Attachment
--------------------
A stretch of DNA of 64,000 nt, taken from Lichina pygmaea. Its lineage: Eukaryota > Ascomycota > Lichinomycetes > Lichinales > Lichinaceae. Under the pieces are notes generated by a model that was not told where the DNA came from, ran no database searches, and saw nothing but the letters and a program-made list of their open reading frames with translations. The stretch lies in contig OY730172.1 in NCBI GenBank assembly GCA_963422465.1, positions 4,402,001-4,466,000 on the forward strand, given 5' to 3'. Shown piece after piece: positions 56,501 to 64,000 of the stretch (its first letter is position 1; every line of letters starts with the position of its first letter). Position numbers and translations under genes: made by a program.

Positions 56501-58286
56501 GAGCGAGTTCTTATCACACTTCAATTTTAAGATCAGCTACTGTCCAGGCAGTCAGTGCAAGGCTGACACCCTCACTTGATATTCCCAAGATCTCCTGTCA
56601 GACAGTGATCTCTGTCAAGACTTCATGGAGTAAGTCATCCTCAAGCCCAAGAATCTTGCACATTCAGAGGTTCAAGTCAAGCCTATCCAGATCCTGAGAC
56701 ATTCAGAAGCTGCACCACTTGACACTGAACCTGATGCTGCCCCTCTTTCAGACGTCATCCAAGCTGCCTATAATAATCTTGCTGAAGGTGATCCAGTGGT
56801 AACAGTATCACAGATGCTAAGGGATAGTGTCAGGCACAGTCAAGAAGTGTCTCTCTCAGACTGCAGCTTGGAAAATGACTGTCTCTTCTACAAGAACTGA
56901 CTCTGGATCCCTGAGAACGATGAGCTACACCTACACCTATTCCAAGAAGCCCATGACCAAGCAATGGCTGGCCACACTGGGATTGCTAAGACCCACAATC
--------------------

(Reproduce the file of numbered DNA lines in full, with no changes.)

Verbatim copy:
A stretch of DNA of 64,000 nt, taken from Lichina pygmaea. Its lineage: Eukaryota > Ascomycota > Lichinomycetes > Lichinales > Lichinaceae. Under the pieces are notes generated by a model that was not told where the DNA came from, ran no database searches, and saw nothing but the letters and a program-made list of their open reading frames with translations. The stretch lies in contig OY730172.1 in NCBI GenBank assembly GCA_963422465.1, positions 4,402,001-4,466,000 on the forward strand, given 5' to 3'. Shown piece after piece: positions 56,501 to 64,000 of the stretch (its first letter is position 1; every line of letters starts with the position of its first letter). Position numbers and translations under genes: made by a program.

Positions 56501-58286
56501 GAGCGAGTTCTTATCACACTTCAATTTTAAGATCAGCTACTGTCCAGGCAGTCAGTGCAAGGCTGACACCCTCACTTGATATTCCCAAGATCTCCTGTCA
56601 GACAGTGATCTCTGTCAAGACTTCATGGAGTAAGTCATCCTCAAGCCCAAGAATCTTGCACATTCAGAGGTTCAAGTCAAGCCTATCCAGATCCTGAGAC
56701 ATTCAGAAGCTGCACCACTTGACACTGAACCTGATGCTGCCCCTCTTTCAGACGTCATCCAAGCTGCCTATAATAATCTTGCTGAAGGTGATCCAGTGGT
56801 AACAGTATCACAGATGCTAAGGGATAGTGTCAGGCACAGTCAAGAAGTGTCTCTCTCAGACTGCAGCTTGGAAAATGACTGTCTCTTCTACAAGAACTGA
56901 CTCTGGATCCCTGAGAACGATGAGCTACACCTACACCTATTCCAAGAAGCCCATGACCAAGCAATGGCTGGCCACACTGGGATTGCTAAGACCCACAATC